In general, the cuisine of Uzbekistan consists of very nutritious and caloric dishes. Herbs and spices are given great prominence, cumin, coriander, basil and sesame among others being the most used. Another star ingredient is katyk which is a sour milk similar to our yogurt. The green radish which has a very peculiar spicy flavour is also widely used.
Gummas of Khiva
These are a kind of sandwich stuffed with minced meat and onion, vegetables like pumpkin or potato and seasoned with parsley, pepper and salt. They are fried in plenty of sunflower oil. It is customary to eat them as an aperitif or garnish directly with your hands. As a curious fact, Turkish cuisine has a similar version called "tcheburek".
Plov is one of the emblematic dishes of Uzbek cuisine. It basically consists of traditional rice with meat and carrots, although there are hundreds of variations of this recipe, depending on the region. However, the Samarkand Plov is especially appreciated in all regions. It has a common base and incorporates quail eggs, chickpeas, raisins, garlic and a rich combination of spices such as saffron, coriander or Berberis seeds. For its preparation sheep's fat and cottonseed oil are used, which is what gives it its characteristic flavour. In restaurants, other types of oils are used to which foreigners are more accustomed. The ingredients of Samarkand Plov are arranged in a specific way to highlight the flavours, so they should not be mixed.
Nowruz Kebab from Bukhara
This is one of the typical dishes of Uzbekistan which is only prepared in Bukhara, specifically in the tchaykhanas of Lyabi Hauz. It is prepared by layering meat, potatoes, seasoned tomatoes and onions. It is a strong and nutritious dish.
Shasliks of Tashkent
Shashlik means "six bites" in Uzbek and consist of skewers of meat, either barbecued or grilled. It is prepared by alternating pieces of meat and fat. Those in Tashkent have a great reputation in the locality, specifically those which are sold in the "Bek" chain of restaurants. The kebabs preferred by Uzbeks are prepared with sheep meat and are called "kuskovaya baranina", those of calf are known as "govyadina kuskovaya" and those of chicken are "shashlik kouriniy".
This is a speciality associated with the rural world. Most of Uzbekistan's typical dishes are prepared in the villages, and the cuisine is based on homemade recipes handed down from generation to generation. The speciality of the countryside regions is Dimlama. It is a varied stew prepared with meat, potatoes, cabbages, carrots, onions and tomatoes. It is a very easy dish to prepare which the Uzbeks eat both in winter and in summer. Despite its simplicity it is a delicious dish to eat in Uzbekistan.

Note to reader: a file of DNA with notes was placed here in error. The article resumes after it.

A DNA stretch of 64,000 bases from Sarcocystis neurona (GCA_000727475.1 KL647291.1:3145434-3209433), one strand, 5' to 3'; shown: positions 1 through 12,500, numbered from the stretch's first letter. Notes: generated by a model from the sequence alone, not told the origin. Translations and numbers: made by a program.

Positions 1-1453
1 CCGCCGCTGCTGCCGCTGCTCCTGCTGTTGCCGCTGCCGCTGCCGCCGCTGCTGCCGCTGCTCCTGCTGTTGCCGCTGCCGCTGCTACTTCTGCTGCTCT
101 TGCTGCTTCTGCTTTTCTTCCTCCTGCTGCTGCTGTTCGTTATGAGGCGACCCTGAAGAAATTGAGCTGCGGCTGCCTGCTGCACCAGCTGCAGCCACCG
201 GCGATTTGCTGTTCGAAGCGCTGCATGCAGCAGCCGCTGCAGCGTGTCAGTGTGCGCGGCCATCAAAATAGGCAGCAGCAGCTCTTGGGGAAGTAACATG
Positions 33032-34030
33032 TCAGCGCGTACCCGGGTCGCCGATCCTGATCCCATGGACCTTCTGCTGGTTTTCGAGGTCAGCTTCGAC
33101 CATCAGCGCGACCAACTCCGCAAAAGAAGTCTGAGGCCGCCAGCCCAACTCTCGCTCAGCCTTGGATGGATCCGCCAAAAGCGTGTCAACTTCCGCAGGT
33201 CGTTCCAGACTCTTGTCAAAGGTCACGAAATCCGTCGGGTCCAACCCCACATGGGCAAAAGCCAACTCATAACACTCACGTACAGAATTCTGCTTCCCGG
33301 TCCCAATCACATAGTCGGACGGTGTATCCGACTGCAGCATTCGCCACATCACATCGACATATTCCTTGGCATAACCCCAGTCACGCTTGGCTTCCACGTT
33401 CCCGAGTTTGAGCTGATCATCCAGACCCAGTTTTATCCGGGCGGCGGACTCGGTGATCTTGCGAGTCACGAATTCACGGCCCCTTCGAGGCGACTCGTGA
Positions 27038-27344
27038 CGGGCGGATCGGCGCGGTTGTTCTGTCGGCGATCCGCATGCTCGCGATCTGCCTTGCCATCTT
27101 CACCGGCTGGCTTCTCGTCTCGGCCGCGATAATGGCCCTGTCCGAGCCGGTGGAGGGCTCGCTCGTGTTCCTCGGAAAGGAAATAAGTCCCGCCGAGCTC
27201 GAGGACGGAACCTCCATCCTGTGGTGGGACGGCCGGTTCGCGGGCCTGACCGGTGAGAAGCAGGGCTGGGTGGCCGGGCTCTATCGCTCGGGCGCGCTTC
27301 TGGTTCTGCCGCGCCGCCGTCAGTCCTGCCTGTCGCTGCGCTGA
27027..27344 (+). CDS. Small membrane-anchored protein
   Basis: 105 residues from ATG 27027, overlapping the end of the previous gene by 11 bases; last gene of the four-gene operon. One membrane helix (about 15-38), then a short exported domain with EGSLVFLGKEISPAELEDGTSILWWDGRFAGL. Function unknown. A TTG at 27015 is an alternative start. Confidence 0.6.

Utensils typical of the cuisine of Uzbekistan
For the preparation of the typical dishes of Uzbekistan, it is necessary to use some special utensils which are unique to this region of Central Asia. These are the most used:Cascan. It is a steamer consisting of a special pot with removable trays. Some typical dishes of Uzbek cuisine are steamed. Cazán. This utensil is a pot made of thick cast iron. It keeps and distributes the heat very well Tandyr. This is a hand-built clay oven from Central Asia. It resembles a huge clay pot and can be horizontal or vertical.
But the interesting thing is not only to know what to eat in Uzbekistan but how to eat it. And they also have recipients of their culture and tradition.Kasushka. A large bowl in which food is served Lyagan. It is a large dish painted with traditional motifs, which is used for some specialities such as Plov. Piala. This is the bowl that is used to drink tea.
In Uzbekistan, meals are eaten on the dastarkhan which is a low table. During the summer the diners sit on the floor and in winter on a sofa called aivan. Around the table the kurpachi are placed, which are colourful mattresses typical of the region and cushions to rest on after the meal. Green tea is always present and is drunk before and after meals.LEARN MORE
Shopping in Uzbekistan
Knowing what to buy in Uzbekistan is something that is better thought about before the trip. You need to know what the typical products of the country are to be able to choose between the many souvenirs of Uzbekistan that you will find, beyond the typical fridge magnets. This is still a relatively unknown country for travellers. It is located in Central Asia, in the heart of the old Silk Road. It is a destination that is attracting more and more tourists and it is likely that Uzbekistan will experience a significant tourist boom.
If travelling to this obscure country, you need to know that the official currency is the “som” (pronounced “sum”) although they accept dollars and euros. They don’t always accept credit cards and there are hardly any cash machines, so it is better to take cash. If travelling from the euro area, you don’t need to buy dollars because you would lose money. You can change money into soms at any hotel. You can also use euros to pay in shops for souvenirs of Uzbekistan and handicrafts. In general, prices are low and bargaining is used.
You won’t find shopping centres or franchises of large brands. Trading and part of the social life is done in markets and bazaars, perfect places to find typical products from Uzbekistan.
The clothing is original, elegant and beautiful. It is characterised by its embroidery and decoration. The country has its own kind of embroidery, unique and typical, which is popular throughout the world. It is used to decorate a multitude of garments and accessories such as bags or rugs. Uzbekistan’s Suzani embroidery is used. The best embroidery can be found in Samarcanda and Bukhara. Bukhara in particular, is a town famous for its gold thread embroidery. Another region that stands out is Kashkadarya where they make bags with a quirky embroidery in warm colours. There are other widely used garments such as the kamzul and the zarchapan which are highly decorative with gold thread, both for women and men.